I’ve only seen one of her movies, Come and Get it (1936), an 1800-era Edna Ferber tale ala Giant, spanning generations, two directors (Hawks being the first), two cinematographers, and Farmer playing her own daughter, leading to an uneven tone that nonetheless works…. for awhile. Edward Arnold stars a restless capitalist who lets Farmer’s first incarnation–his true love–go so he can marry into a partnership with a big east coast paper mill. He then becomes one of those jealous older patriarchs angry a younger man is going for the daughter of the woman he let get away, even if its his son Joel McRae. It’s hard to feel anything but creeped out by this guy, and to marvel at his lack of self-knowledge. But this guy was a common feature of films in that era, usually played by Edward G. Robinson, ala Hawks’ own Tiger Shark and Farmer is great as the clip joint prostitute-singer, like an older version of Slim in To Have and Have Not. “Okay, give me something to put in his drink,” is her “you now how to whistle” – even her creamy singing voice seems like Bacall’s.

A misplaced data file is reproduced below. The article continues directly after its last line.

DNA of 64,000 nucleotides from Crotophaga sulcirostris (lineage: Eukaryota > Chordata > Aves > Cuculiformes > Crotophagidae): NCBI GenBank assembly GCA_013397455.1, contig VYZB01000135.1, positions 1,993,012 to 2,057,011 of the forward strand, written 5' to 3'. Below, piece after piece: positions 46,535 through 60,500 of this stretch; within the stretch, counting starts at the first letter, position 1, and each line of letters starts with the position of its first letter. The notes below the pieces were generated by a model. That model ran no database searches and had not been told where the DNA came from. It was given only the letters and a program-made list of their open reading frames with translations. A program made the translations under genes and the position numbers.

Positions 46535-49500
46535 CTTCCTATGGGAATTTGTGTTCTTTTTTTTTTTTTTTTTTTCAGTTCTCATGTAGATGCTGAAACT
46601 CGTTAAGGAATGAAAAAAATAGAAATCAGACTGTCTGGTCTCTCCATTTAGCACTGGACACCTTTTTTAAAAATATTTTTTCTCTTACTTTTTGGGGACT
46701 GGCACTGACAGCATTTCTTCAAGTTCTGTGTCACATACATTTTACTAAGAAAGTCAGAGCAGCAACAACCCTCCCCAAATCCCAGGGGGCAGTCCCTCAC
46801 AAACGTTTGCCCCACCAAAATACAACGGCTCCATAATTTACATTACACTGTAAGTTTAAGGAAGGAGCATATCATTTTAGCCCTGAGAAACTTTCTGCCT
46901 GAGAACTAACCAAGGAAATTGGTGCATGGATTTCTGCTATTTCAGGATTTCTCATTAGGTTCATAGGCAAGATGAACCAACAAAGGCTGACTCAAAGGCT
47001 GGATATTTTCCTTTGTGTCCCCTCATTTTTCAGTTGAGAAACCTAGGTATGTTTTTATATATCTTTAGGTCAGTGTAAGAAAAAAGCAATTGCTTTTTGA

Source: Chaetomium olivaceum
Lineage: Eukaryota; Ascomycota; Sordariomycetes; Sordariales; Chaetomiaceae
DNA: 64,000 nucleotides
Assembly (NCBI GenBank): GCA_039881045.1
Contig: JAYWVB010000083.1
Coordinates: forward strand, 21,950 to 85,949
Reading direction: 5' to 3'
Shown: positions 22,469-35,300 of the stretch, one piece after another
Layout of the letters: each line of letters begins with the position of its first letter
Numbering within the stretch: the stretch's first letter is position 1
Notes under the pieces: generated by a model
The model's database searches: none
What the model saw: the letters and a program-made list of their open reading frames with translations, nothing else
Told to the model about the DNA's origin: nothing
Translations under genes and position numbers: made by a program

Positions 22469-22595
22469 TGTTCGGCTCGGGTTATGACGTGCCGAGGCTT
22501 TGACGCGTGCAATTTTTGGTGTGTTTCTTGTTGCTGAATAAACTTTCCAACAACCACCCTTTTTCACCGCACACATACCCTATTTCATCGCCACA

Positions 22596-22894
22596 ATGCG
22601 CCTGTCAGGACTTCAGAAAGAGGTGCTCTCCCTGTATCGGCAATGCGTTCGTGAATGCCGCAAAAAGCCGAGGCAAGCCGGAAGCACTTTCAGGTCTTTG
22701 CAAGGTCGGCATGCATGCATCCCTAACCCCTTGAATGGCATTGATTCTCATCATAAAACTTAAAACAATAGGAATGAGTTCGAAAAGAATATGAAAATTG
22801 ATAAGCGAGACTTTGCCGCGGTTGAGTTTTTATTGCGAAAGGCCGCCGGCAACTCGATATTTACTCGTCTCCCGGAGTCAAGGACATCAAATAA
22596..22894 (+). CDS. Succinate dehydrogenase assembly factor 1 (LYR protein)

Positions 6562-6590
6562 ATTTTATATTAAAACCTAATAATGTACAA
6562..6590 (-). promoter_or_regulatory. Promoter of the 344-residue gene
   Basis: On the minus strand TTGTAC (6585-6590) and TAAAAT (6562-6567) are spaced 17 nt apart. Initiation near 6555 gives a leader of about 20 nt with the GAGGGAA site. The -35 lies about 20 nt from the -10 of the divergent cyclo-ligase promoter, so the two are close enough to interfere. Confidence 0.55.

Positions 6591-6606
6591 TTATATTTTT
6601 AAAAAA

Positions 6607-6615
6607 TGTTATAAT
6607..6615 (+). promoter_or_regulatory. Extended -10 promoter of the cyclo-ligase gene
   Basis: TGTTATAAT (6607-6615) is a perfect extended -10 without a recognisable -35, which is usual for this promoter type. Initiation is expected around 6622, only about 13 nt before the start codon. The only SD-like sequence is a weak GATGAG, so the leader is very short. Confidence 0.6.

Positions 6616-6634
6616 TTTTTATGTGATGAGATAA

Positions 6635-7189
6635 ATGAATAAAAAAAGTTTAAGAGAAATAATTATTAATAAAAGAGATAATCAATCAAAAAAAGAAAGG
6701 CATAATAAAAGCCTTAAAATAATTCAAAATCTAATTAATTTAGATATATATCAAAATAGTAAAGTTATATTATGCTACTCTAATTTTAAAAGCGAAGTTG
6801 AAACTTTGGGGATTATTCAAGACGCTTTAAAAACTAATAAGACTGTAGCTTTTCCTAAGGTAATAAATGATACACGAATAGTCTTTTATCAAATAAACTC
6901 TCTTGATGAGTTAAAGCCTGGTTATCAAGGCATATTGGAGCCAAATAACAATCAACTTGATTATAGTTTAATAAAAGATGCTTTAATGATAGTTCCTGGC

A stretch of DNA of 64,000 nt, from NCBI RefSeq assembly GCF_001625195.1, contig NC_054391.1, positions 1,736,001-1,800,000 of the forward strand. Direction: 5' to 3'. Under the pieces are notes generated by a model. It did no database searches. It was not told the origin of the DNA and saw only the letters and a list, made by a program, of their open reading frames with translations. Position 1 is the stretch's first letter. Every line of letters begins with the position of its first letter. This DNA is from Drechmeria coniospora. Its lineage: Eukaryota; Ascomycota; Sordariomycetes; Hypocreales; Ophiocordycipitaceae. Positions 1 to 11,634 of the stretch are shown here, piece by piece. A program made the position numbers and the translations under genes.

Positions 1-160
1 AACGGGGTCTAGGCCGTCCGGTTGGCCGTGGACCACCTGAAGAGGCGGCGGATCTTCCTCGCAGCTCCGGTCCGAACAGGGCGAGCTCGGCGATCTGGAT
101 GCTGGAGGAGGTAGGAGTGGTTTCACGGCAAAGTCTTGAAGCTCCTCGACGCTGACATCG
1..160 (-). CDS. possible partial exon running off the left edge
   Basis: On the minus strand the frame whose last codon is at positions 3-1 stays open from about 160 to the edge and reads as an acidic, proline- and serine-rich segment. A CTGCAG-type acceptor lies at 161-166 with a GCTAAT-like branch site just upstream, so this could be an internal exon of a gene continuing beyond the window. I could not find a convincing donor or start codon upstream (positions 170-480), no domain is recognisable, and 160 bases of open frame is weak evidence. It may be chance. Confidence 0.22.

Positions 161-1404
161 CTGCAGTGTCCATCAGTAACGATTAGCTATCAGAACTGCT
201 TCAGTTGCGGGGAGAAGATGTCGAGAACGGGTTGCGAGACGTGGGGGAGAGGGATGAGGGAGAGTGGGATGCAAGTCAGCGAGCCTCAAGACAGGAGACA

And then there’s her classic beauty, and a natural powerhouse style of sensitive/tough acting sets her in that apart realm from mortal humans, like Carroll Baker and James Dean were set apart in Giant. and like Marilyn and Clift in The Misfits. She brings out the best in the actors around her, but they can’t really touch her in those places they didn’t even know were there, and it feels very method, this subsuming of her sentimentality under an élan of tough cool, the cool she initially has and loses when Arnold gives her money to get back home. For her daughter in the next era, she’s as awkward and naive as her mother character was assured and knowing. They don’t even need different hairstyles to tell them apart, so thorough are her renderings. But it’s with the daughter that the problem starts, the film remembers it’s post-code, and girls must be girls not women and Hawks leaves to be replaced by the much less aware of the power of drinks, cigarettes, songs, and trying to get the girl to take the next boat, stage, bus, or plane home. Instead Wyler leans back on the old saws of the power mogul blind to his secret desires, vainly trying to recapture his Rosebud. What was once a ribald tale of deforestation and choosing wealth over love becomes the time dishonored tale of the wealthy man’s younger mistress rebuffing him running off with his son, and the Hawksian grit and tick-tock momentum gives way to flowers and white dresses and montages of buying finer things.